Through nearly four decades, at least five presidential administrations and seemingly countless Super Bowls and World Series, NPR listeners could depend on at least one thing in the ever-unpredictable world of athletics: Frank Deford. A mainstay onMorning Edition, the Hall of Fame sportswriter was public radio's scholar of sports for some 37 years before hanging up his cleats earlier this year.
Deford died Sunday at the age of 78 at his home in Key West, Fla., his wife confirmed to NPR. He leaves behind an astonishing 1,656 commentaries for NPR.
"We are saddened to hear that Frank Deford has passed away," NPR President and CEO Jarl Mohn said in a statement Monday. "Since 1980, Frank voiced sports commentary for NPR, leaving us 1,656 of his signature insights into the world of sports and the human stories behind athletic triumphs. He was a beloved colleague and a signature voice of public radio."
Upon his retirement earlier this year, Deford himself expressed gratitude for this longstanding relationship with listeners.
"The wonderful thing about delivering sports commentary on NPR was that because it has such a broad audience, I was able to reach people who otherwise had little or no interest in sport — especially as an important part of our human culture," Deford said at the time.
"Nothing made me happier than to hear from literally hundreds of listeners who would tell me how much the commentaries revealed about a subject they otherwise had never cared much for. I'll forever be grateful to NPR that they gave me such extraordinary freedom. ... It was 37 years of a fond relationship."
As NPR's Tom Goldman notes, that relationship didn't exactly begin as a long-term commitment. In fact, at the time he was recruited by a Morning Edition that was still in its infancy, Deford hadn't expected to contribute his commentaries for more than a few months.
After all, back in 1979, Deford was already one of the star writers at Sports Illustrated, having already been with the magazine for about a decade and a half. He was an accomplished sportswriter, producing pieces that would ultimately earn him the honor of U.S. Sportswriter of the year six times, according to SI. He had nothing to prove.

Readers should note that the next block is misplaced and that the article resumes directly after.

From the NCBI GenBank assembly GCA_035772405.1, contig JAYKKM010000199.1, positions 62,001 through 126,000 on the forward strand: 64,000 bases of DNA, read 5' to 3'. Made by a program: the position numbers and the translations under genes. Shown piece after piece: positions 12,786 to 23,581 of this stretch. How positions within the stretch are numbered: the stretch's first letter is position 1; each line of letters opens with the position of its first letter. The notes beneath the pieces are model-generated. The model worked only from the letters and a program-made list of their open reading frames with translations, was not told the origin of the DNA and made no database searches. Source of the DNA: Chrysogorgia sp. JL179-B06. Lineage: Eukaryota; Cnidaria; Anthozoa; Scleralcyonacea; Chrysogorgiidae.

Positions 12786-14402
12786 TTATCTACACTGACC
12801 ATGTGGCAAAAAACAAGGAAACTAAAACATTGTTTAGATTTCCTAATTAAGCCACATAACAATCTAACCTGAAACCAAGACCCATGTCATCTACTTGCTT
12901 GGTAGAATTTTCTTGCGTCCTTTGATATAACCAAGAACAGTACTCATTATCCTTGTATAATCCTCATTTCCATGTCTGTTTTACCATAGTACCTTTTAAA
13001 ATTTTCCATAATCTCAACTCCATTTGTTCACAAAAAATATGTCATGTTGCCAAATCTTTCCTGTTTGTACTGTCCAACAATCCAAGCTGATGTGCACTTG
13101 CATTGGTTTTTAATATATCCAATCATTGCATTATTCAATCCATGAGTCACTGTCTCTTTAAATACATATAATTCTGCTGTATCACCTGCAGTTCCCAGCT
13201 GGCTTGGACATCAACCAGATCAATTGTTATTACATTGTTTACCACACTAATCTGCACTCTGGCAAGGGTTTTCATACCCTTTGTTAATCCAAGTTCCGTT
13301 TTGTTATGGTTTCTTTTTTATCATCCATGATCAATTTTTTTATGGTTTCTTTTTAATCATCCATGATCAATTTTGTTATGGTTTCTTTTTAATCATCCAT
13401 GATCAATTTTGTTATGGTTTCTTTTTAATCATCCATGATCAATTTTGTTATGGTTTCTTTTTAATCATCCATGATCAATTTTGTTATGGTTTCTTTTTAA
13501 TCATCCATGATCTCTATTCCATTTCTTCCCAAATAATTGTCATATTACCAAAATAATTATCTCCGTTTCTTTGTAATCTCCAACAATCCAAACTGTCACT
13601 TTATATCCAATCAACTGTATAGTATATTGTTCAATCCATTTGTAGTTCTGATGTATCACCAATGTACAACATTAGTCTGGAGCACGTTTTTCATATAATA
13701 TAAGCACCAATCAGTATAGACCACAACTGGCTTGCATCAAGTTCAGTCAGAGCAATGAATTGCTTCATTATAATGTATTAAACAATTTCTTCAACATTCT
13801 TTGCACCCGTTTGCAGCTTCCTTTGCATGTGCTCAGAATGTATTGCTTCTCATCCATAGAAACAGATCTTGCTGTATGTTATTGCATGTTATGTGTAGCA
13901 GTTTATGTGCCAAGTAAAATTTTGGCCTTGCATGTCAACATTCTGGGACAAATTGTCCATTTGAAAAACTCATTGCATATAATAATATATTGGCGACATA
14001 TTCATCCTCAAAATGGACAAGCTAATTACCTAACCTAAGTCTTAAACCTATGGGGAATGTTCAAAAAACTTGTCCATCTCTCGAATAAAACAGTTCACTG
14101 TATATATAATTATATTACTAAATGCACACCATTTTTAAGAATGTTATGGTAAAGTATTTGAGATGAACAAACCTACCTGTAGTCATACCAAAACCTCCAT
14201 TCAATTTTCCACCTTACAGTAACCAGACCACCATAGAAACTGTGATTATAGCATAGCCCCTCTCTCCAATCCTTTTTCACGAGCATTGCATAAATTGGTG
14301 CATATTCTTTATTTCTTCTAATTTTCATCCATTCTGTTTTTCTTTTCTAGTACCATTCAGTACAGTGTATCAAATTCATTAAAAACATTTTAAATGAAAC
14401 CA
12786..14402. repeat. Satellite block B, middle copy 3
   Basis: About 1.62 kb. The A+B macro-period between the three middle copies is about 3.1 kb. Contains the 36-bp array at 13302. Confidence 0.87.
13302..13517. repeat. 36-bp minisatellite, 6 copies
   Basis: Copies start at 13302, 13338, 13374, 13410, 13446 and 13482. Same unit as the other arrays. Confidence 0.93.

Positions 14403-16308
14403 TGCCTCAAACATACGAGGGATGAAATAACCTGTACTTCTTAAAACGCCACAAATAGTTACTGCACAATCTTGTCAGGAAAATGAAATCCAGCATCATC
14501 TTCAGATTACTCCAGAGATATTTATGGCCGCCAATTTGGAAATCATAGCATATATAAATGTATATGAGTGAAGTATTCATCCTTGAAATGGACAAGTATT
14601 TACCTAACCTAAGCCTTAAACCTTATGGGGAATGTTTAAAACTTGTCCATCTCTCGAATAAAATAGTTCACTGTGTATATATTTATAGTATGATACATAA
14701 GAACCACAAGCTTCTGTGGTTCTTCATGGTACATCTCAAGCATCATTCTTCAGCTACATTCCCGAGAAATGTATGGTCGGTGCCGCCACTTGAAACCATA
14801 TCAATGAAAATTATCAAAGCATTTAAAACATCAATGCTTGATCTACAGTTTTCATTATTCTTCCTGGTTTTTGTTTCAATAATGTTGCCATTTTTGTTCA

Still, he embraced the opportunity.
"I am something of a ham," he told Tom earlier this month. "Yeah, I'd always been a writer. But in high school I acted in plays. So it wasn't as if you had to drag the words out of my vocal chords."
And so what began as a brief gig in 1980 became a deep and lasting relationship with NPR's listeners. Each week, he would voice opinions both creative and controversial, references to Shakespeare and scathing takedowns — not just of commissioners but even occasionally entire sports, as some ice hockey and soccer fans may still remind you.
His body of work on NPR — as well as in Sports Illustrated, HBO's Real Sports with Bryant Gumbel and 20 books of his own — earned him not just listeners' loyalty but his profession's and the nation's highest honors, too: an induction into the National Sports Media Association Hall of Fame in 1998, and a National Humanities Medal in 2013.
He was the first sportswriter to win that medal.
"A dedicated writer and storyteller, Mr. Deford has offered a consistent, compelling voice in print and on radio, reaching beyond scores and statistics to reveal the humanity woven into the games we love," President Barack Obama said of Deford in a statement at the time.
All the while, Deford remained an evangelist for the games he loved — and for the crucial role they continue to play in our lives.
"This is part of your life — it's the second tier," he told Tom. "The first tier is eating, drinking and procreation. The second tier is religion, the spirit, music, art and the physical. Sports. It deserves to have as much attention paid to it, seriously."